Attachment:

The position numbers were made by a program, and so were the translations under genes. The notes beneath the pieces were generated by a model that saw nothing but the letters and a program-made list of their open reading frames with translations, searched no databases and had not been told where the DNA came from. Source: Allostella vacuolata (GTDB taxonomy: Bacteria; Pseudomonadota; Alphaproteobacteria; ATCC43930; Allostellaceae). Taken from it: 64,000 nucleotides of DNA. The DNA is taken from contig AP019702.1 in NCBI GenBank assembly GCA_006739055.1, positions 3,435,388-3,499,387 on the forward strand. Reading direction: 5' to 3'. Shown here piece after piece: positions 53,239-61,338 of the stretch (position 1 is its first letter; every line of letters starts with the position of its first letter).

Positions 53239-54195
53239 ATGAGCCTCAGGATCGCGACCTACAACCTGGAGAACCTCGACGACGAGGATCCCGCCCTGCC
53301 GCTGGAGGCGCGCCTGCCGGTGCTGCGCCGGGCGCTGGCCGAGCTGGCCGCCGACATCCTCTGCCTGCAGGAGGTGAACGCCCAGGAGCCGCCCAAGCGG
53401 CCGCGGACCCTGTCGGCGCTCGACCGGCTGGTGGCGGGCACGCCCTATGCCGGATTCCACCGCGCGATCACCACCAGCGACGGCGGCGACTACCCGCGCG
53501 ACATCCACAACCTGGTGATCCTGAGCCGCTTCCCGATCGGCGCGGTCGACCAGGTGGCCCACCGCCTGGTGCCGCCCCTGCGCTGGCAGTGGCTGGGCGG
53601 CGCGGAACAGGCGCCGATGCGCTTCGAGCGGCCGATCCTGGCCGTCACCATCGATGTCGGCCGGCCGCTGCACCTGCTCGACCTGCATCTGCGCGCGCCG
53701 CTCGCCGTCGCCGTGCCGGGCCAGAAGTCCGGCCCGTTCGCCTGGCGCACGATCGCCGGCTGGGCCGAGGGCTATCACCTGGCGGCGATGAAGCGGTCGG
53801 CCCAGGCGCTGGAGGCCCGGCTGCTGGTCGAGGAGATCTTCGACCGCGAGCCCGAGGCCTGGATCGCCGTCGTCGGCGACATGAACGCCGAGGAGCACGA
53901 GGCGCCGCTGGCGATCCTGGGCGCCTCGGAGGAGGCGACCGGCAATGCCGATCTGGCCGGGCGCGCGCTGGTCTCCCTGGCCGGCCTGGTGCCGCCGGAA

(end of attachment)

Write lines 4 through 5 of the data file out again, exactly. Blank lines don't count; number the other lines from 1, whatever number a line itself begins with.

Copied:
53301 GCTGGAGGCGCGCCTGCCGGTGCTGCGCCGGGCGCTGGCCGAGCTGGCCGCCGACATCCTCTGCCTGCAGGAGGTGAACGCCCAGGAGCCGCCCAAGCGG
53401 CCGCGGACCCTGTCGGCGCTCGACCGGCTGGTGGCGGGCACGCCCTATGCCGGATTCCACCGCGCGATCACCACCAGCGACGGCGGCGACTACCCGCGCG